by Diana Ciuca
To say this isn’t my style of music would be a lie. To say it is would be a stretch. Somehow, my feelings on Piebald span from uninterested to quite moved. Now, the band is looking back at former hits and releasing a 3 Volume compilation seriesWhile listening to the two discs of their newest CD, Volume I, their earlier years, I occasionally paused and appreciated the blaring sounds as more than just background music. Undoubtedly, they have a genuinely unique style that does not necessarily fall under the preferences of an indie rocker nor an alternative lover. .
Formed in 1994, Piebald flourished in the underground scene releasing song after song. They depicted the indie/hardcore crossover, which is why, possibly, their sound is so fresh. At the first few plucks of the guitar in Protagonist, I fell in love with the contrast of the harshness of the lead singer’s voice, yet the guitars sound grew and disappointingly, the singer’s voice was lost. Nevertheless, the song takes a soothing intermission, as many of their songs do, and allows the guitar to finally breathe without having to compete wit any singer for air. Discordant voices are scattered in every song, sometimes creating a dual harmony with two singers. While this might work for the better (such as in Two Rocking Chairs on a Porch), quite often the result is a distraction from the smooth dance between the guitar and the drums (such as in Pretty Face). The seemingly sporadic guitar mingles on occasion with a progressively faster drum throughout most songs, generating a wave of music which culminates in the lead singer’s lyrics.
Once in a while, a song will sound absolutely unrelated with the rest of the album, like Piano Song in a Minor, but these oddities achieve the desired effect of keeping the listener on his/her feet. Nevertheless, the songs seem to display a similar pattern, of a simple, eloquent beginning, such as in Intro and Small Town Outside of Boston, where it almost sounds as if notes are gently falling onto the ground. But, the songs completely change to a more grating, almost blaring noise. This cacophony eventually give way to the retreating guitar, giving most songs, most not all, am idyllic ending.
Both discs of Volume I represent the roots of hardcore indie music, as Piebald has slightly emo tendencies (yet they are almost as frequent as their propensity to play surf rock). With few exceptions, these songs entertain the senses since they amass a harmony of sounds that most would not expect. Even if a obscurely pleasant harmony is not what the band members were going for, the album is still packed with energy that is sure to amplify at a live show.
Be sure to check out Piebald at Bamboozle in May as they embark upon a reunion tour and release two more volumes of their CDs, featuring ancient, lost versions of their songs that will make you beyond nostalgic for the 90s.
The Ivy Walls “Getaway Driver” Review By Samantha Ponoroff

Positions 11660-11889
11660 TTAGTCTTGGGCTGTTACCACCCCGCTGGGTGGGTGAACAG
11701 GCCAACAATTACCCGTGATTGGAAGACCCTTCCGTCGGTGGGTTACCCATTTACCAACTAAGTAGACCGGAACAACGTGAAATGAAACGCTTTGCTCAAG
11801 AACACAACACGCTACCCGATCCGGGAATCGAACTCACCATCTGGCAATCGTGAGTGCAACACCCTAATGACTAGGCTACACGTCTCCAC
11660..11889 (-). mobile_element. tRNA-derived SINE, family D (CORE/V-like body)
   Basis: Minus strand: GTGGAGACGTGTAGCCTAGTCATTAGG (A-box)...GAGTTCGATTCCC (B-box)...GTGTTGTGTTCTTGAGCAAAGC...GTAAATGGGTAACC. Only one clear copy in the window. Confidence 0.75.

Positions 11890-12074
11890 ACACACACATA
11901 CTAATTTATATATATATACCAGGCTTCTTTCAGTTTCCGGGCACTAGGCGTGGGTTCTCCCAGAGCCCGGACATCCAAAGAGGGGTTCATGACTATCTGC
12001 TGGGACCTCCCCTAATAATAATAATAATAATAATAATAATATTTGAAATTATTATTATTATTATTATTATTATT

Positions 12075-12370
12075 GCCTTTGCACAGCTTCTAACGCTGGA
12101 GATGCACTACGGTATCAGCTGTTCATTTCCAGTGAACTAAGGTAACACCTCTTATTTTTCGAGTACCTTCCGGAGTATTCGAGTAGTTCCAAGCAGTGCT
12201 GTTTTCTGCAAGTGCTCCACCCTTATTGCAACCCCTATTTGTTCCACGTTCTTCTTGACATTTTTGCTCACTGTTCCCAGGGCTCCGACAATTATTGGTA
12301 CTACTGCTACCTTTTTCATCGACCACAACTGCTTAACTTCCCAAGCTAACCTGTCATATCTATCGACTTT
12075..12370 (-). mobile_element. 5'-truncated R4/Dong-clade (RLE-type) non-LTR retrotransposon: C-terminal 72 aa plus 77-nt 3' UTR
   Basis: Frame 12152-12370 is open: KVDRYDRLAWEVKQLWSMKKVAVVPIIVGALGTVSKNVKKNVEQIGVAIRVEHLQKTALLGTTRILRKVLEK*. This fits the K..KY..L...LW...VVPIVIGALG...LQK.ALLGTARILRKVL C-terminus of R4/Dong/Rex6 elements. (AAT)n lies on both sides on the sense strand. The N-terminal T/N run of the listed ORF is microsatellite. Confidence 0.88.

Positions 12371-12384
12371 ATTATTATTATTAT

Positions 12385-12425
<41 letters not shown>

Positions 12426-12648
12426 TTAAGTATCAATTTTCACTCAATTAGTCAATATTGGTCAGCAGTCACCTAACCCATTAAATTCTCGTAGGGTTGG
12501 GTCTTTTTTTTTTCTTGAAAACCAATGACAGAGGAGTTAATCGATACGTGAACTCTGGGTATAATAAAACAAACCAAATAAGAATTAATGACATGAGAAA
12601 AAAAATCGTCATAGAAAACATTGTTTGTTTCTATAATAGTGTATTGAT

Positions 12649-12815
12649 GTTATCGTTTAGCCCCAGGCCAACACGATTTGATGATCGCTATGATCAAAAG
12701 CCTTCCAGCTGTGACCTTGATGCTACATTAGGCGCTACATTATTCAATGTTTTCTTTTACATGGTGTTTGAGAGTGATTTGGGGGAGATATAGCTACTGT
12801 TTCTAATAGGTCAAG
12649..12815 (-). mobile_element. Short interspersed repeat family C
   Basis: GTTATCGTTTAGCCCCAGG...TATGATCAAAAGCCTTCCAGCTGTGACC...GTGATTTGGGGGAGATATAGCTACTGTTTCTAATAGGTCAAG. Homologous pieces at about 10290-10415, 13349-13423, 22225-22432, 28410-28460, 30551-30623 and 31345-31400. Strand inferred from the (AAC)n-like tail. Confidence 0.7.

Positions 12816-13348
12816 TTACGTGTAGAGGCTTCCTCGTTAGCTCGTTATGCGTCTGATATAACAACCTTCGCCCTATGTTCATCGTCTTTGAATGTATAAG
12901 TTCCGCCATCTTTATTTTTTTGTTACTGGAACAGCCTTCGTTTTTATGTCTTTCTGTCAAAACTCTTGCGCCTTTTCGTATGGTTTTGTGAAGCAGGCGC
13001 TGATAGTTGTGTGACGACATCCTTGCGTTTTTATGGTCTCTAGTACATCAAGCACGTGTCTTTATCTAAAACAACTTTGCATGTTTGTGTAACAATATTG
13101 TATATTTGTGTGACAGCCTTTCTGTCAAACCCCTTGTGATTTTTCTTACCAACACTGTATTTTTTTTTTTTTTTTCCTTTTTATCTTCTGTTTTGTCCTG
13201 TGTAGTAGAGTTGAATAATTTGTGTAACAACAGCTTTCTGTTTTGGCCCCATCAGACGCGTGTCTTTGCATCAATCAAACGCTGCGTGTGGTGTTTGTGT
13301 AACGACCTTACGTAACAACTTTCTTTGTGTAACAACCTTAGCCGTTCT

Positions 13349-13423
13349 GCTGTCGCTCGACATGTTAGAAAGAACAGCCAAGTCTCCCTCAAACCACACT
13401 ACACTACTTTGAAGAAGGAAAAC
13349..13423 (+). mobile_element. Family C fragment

Newcomer, The Ivy Walls’ music video for their single “Getaway Driver” is unoriginal. The video employs the done-over and boring format of juxtaposing the safe and calmness of a band playing on a rooftop with a dangerously dramatic world, located a mere twenty stories below, on the ground. As the video continues, and the real world characters lead us from a robbery to the desert, the audience cannot help but cringe: haven’t we seen videos like this a million times?
Despite The Ivy Walls’ good sound, the “Getaway Driver” video is tedious and boring; once the audience sees the girls running away incognito with suspicious black bags they know what will inevitably occur, an escape to a place (in this case, the desert) where they think no one will find them. And even worse, The Ivy Walls, in thinking they made an artistic break-through, covered the entire end of their video with successively darker stages of the color yellow: no, the color yellow did not make me think of the girls’ final state of complacency as they reach their personal nirvana, it made me think that the director did not know his way around Final Cut Pro.
The Futureheads “Heartbeat Song” Review By Samantha Ponoroff
Finally, something I can listen to without cringing. Although their lyrics may not be of the highest quality, The Futureheads have a very unique sound—a sound that intrigues their listeners. The video accompanying “Heartbeat Song,” again not stellar, definitely has its moments: their retro-inspired game show is very cute-sey. All in all, The Futureheads have potential, but definitely need work: their lyrics need major retouching and their videos need to have more of a story life. But, needless to say, The Futureheads are much closer to fame than many of the other struggling bands and artists out there.
Blowing Trees “Goblins” Review By Samantha Ponoroff
After watching this video a few times, I have come to the conclusion that the star is not the lead singer, Chris Madden; the star of this video is its director, Ryan Scheer. While the band delivers music reminiscent of a bad high school sponsored concert, Scheer makes use of stunning visuals through his manipulation of light, televisions and angles. Because of his artful manipulation of the camera and light, Ryan Scheer is who should be remembered when one watches this video: he is the strongest artist in association with this lackluster band and their lackluster song, “Goblins,”